Here’s a look at all of those ports mentioned above:

Rear ports

Along the back of the unit…

Side ports

…and the side of it

Connect

Image courtesy of Creative

The image above gives a quick overview on how you might connect everything to the Audigy2 NX. As there are multiple scenarios and methods to hook up speakers to this device, referring to the Support
page at Creative HERE
should answer any questions you might have on connectivity.

The Audigy2 NX ships with Creative’s Mediasource suite of software. Incorporated in this, are several features, including equalizers, speaker settings, bass management and boost,
and more. The EAX HD console included offers several different effects options, even karaoke.

{mospagebreak}

Performance

After disabling the onboard SoundStorm audio on my Abit NF7-S motherboard, I connected the Audigy2 NX as outlined in the included manual. Connecting, and
installing the drivers and applications went easily and smoothly.

The Audigy2 NX was actually detected immediately by Windows XP Pro SP1a, but to get the full benefits, you will want to install the applications (and newer drivers) that are
included on the CDs.

Once I started actually playing some games, and a music CD or two, I was very impressed with the audio capabilities this little device has.

Sounds were much clearer and crisper than with the SoundStorm solution built into my NF7-S. Set up in surround sound, and playing some Unreal Tournament 2004 amazed me with the amount of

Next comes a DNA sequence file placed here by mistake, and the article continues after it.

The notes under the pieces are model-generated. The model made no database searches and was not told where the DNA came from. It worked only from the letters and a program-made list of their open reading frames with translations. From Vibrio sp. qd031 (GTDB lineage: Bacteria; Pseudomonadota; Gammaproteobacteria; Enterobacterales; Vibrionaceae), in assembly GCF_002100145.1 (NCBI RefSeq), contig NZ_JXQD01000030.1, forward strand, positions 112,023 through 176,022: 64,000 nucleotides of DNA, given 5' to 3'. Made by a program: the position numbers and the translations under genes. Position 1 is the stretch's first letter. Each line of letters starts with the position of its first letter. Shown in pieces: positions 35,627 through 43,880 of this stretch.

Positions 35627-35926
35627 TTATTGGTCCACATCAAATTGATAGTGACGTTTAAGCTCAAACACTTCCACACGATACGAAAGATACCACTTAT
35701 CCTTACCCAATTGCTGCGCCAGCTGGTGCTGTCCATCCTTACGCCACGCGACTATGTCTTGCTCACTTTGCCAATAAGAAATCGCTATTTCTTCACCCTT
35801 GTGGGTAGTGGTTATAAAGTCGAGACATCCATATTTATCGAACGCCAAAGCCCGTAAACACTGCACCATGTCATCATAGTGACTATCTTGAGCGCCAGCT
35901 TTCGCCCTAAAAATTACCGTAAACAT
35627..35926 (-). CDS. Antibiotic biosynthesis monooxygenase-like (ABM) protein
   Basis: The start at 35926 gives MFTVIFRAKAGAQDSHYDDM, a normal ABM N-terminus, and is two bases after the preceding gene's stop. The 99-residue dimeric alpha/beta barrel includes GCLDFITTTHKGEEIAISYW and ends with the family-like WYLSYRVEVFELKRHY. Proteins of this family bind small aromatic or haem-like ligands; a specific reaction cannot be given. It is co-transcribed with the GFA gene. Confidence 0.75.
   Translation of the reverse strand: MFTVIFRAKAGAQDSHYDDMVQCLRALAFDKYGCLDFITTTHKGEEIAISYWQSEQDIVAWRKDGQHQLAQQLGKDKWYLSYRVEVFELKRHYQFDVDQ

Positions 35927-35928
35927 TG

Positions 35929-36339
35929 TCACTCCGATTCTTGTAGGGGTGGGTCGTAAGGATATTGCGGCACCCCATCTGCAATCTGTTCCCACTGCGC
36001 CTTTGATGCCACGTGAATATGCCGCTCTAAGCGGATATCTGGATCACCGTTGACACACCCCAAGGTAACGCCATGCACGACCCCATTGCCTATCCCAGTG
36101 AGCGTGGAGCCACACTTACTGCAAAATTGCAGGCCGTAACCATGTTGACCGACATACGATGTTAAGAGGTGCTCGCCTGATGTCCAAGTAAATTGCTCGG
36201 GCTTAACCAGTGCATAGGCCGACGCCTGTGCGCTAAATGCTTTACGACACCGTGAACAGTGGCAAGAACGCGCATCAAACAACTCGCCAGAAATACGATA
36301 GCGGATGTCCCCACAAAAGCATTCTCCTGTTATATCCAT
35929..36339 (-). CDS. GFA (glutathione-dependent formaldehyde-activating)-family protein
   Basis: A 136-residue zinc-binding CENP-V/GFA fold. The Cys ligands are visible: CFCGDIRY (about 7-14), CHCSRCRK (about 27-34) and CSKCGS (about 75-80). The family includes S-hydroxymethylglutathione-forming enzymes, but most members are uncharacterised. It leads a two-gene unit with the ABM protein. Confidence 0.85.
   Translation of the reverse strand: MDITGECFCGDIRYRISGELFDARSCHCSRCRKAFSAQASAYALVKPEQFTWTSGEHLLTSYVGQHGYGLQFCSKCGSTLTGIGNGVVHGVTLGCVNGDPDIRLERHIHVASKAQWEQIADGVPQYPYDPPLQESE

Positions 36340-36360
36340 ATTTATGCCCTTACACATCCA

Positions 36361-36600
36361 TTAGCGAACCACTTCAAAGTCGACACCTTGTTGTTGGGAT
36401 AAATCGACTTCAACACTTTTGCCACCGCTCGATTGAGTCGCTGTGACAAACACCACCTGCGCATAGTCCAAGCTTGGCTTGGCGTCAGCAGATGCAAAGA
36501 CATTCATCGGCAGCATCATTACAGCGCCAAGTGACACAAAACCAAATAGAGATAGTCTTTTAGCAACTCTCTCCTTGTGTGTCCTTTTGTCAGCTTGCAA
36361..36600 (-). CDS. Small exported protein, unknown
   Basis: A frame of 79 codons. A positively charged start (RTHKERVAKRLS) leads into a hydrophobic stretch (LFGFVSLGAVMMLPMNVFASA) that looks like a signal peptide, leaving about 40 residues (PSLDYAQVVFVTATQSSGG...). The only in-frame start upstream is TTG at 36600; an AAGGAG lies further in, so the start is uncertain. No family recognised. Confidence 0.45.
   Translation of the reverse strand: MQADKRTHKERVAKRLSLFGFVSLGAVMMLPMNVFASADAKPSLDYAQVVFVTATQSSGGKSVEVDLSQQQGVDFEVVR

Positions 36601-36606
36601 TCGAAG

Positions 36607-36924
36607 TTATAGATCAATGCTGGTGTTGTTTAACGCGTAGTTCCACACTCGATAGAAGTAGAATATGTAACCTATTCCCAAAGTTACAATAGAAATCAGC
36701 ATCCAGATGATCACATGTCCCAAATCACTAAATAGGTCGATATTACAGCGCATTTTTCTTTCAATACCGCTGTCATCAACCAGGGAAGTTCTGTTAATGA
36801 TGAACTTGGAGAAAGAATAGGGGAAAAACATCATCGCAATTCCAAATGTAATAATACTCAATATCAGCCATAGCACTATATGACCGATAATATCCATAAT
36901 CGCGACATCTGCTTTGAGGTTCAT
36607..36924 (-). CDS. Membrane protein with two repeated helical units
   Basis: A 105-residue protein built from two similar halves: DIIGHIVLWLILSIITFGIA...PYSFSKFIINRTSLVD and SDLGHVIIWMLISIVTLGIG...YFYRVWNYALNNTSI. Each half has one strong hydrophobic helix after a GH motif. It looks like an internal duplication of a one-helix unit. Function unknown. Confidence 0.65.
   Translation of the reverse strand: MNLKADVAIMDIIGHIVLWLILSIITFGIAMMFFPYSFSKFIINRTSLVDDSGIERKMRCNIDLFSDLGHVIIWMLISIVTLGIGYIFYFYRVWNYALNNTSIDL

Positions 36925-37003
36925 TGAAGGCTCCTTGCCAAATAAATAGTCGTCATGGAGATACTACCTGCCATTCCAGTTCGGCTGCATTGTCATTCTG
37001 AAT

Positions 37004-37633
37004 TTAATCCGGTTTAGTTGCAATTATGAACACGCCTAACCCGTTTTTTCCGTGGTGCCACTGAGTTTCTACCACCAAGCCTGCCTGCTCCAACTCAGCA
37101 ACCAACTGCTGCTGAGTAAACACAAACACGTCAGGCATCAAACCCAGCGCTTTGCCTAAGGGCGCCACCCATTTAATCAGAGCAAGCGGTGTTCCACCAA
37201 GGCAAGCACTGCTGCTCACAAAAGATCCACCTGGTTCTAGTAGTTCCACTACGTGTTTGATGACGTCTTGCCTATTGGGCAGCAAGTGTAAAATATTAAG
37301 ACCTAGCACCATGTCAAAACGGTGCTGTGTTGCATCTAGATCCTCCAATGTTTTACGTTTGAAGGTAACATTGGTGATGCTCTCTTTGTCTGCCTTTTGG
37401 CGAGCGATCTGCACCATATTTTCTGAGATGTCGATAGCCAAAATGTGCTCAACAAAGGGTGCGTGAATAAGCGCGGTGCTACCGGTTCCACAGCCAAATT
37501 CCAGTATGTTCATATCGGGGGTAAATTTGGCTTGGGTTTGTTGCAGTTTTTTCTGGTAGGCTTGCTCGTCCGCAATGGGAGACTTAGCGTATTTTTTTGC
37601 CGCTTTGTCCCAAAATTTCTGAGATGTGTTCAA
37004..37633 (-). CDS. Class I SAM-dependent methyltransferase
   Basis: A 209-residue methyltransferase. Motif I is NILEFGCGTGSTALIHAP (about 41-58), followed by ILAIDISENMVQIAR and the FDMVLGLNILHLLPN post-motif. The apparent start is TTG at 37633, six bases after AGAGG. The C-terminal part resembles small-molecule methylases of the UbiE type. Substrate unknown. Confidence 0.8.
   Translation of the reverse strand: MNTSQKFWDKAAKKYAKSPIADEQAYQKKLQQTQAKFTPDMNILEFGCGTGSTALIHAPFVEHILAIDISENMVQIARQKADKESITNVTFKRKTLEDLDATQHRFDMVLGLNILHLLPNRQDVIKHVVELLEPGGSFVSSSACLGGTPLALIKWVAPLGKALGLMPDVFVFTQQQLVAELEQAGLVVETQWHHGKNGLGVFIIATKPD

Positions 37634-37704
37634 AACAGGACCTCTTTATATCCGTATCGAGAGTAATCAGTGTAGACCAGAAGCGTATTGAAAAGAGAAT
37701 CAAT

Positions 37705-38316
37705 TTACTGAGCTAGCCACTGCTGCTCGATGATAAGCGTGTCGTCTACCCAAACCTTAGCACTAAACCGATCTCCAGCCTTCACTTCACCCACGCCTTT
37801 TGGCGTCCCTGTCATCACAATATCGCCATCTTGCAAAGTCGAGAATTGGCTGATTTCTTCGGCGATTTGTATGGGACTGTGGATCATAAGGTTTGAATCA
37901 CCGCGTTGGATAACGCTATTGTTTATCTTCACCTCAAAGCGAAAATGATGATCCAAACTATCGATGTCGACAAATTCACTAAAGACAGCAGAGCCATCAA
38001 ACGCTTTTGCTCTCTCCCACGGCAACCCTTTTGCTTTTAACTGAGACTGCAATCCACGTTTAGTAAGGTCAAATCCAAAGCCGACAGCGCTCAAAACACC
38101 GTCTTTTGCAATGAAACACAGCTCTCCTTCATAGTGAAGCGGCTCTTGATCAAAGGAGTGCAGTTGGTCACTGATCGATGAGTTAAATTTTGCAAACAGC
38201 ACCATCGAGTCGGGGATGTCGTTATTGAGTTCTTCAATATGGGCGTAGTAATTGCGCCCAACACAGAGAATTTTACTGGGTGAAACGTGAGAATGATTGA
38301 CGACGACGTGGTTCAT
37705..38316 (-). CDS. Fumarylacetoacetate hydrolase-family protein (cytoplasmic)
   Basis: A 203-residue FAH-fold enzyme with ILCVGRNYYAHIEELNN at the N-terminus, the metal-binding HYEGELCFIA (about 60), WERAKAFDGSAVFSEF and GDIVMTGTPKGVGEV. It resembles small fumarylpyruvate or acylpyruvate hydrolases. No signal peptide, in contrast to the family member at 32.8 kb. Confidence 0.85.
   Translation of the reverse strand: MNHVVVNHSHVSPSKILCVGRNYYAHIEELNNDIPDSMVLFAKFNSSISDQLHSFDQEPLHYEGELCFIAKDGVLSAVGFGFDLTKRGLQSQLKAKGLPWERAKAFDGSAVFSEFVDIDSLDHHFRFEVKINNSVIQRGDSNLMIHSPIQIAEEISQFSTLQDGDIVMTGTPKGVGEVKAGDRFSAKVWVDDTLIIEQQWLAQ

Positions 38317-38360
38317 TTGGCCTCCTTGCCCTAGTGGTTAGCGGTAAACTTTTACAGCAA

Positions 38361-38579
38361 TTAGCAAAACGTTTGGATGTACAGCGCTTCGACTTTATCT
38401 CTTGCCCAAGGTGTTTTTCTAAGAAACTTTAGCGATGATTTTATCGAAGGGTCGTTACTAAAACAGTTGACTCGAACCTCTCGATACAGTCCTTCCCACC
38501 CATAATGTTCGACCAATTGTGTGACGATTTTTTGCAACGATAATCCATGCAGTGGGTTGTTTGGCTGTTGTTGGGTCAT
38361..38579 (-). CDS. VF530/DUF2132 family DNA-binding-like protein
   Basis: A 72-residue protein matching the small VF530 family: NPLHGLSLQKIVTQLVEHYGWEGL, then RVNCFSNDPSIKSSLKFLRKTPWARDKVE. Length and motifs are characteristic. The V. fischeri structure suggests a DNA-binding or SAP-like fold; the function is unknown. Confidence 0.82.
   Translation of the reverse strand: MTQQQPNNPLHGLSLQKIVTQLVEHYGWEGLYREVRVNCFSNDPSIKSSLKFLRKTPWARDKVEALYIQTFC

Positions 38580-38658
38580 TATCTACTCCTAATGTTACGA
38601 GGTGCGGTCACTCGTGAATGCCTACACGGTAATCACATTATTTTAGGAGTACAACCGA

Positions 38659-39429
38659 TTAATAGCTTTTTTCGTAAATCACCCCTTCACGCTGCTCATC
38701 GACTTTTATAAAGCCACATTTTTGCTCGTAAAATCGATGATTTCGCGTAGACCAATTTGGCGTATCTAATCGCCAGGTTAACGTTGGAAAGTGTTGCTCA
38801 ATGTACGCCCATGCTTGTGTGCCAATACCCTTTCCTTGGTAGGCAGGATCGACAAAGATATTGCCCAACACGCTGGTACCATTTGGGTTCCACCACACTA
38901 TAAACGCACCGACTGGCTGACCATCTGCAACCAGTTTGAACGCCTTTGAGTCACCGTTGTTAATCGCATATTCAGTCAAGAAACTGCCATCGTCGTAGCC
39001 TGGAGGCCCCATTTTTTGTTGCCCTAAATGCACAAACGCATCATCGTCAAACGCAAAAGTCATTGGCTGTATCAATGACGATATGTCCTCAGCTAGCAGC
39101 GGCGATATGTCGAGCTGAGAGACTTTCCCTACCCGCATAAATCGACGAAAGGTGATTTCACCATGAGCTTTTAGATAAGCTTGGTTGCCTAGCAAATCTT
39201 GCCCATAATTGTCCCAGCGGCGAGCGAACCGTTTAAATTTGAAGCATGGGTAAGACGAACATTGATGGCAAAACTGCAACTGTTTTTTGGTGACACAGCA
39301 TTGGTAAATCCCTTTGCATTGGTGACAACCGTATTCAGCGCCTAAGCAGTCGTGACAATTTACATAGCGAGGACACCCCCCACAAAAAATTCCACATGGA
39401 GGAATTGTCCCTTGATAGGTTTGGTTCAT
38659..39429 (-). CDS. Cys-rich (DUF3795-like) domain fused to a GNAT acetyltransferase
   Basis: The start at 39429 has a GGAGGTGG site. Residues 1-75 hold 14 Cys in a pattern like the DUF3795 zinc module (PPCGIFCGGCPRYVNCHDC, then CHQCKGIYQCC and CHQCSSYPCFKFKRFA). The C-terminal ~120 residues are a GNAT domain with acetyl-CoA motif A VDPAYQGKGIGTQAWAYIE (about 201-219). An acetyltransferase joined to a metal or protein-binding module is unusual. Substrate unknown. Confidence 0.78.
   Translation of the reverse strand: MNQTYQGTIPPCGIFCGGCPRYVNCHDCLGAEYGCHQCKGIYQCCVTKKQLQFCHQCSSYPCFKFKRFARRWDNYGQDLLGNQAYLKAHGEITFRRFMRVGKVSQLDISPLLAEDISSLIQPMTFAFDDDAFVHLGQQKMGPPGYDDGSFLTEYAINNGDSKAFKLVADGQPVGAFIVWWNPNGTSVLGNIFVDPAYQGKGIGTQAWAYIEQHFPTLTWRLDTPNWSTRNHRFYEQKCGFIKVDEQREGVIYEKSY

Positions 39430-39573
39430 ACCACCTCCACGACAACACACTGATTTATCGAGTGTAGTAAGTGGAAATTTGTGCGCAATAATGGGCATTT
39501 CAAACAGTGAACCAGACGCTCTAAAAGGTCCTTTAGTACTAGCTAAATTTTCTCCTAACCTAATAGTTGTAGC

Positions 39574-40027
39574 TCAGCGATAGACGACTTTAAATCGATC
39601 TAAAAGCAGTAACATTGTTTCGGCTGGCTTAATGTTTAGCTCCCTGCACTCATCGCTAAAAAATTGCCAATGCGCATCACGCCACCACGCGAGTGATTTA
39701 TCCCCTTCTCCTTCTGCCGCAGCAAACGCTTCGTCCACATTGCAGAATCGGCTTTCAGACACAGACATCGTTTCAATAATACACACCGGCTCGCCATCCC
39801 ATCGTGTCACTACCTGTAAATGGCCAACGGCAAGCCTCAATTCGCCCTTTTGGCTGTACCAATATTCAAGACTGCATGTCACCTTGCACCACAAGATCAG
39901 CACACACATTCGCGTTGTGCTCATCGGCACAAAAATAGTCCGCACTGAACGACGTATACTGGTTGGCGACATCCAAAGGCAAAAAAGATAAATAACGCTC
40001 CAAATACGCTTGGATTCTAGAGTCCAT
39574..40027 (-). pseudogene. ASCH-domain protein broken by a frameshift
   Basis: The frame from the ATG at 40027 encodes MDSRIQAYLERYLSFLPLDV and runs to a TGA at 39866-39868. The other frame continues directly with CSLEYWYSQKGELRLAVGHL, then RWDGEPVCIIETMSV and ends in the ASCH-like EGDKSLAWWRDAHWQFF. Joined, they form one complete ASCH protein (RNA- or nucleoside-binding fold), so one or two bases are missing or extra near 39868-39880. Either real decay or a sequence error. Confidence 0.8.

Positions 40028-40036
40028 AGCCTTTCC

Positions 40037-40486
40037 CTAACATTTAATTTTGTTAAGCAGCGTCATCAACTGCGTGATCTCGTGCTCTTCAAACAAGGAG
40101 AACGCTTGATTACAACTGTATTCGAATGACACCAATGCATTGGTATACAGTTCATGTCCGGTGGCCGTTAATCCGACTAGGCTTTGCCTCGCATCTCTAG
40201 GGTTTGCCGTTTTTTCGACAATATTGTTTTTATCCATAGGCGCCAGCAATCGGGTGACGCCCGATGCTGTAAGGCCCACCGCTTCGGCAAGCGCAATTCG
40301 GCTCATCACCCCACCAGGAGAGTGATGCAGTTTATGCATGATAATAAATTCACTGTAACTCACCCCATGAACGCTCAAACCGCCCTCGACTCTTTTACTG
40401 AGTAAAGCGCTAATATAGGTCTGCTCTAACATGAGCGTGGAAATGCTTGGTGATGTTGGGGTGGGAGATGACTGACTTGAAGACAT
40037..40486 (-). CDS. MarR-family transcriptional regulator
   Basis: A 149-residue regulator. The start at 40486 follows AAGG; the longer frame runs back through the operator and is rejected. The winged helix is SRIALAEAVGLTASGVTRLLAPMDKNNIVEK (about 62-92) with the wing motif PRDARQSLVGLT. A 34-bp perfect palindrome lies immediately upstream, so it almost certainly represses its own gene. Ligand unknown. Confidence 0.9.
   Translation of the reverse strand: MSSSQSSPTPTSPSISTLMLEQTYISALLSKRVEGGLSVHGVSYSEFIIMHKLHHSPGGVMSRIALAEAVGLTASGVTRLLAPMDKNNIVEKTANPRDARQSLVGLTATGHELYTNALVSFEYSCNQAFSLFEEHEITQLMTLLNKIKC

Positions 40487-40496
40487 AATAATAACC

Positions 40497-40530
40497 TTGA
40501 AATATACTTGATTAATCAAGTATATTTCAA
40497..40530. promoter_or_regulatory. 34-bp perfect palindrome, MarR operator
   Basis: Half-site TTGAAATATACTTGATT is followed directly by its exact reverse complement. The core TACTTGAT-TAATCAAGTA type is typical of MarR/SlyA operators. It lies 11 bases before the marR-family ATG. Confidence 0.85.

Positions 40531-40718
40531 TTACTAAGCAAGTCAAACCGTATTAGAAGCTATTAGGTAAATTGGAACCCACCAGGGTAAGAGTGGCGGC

detail in the audio that I’d never heard before.

I fired up “No One Lives Forever 2”, and played the first couple of levels through. In these levels, you’re making your way through a small village in Japan to complete a mission.
The village is guarded by a clan of ninja girls, and as you make your way around in stealth mode, you can hear bits and pieces of conversations between them.

With the Audigy2 NX hooked up…I was able to hear all of the conversations, very clearly…not just bits and pieces.

Curiosity got me to put a music CD in, as I thought of what might be a good recording to see if this detail carried over into audio CDs. On Iron Maiden’s 1985 LP “Powerslave”,
there’s a bit of spoken vocal in the final track on the album (“The Rime of the Ancient Mariner”). Usually I cannot hear this part over the bassline and subtle guitar work on my PC,
(I can in the car, or if playing the CD on the stereo). This time, on my PC, I could clearly make out Bruce Dickinson’s voice: “One after one by the star dogged moon, too quick for groan or sigh….

I feel like I’ve been gaming with cottonballs in my ears up until now, after using this product. =P

CONCLUSIONS

A2 box

Image courtesy of Creative

With the trend towards smaller form factors, and laptops becoming more and more prevalent, an external sound device like this one is an easy (if not the only, in the case of a laptop) way to enhance the audio
capabilities of these machines.

With the Audigy2 NX, Creative offers a product that offers features parallel to high end internal sound cards, in an external USB 2.0 device. The SoundStorm audio built into the NF7-S is a fairly good package, but
this makes it seem very weak at best. The difference in clarity and response I heard was amazing.

This is an ideal solution to those who only have a laptop, and want to be able to upgrade the sound capabilities of it. And it’s very easy to configure and use.

I’d like to thank Newegg for letting us look at this item today.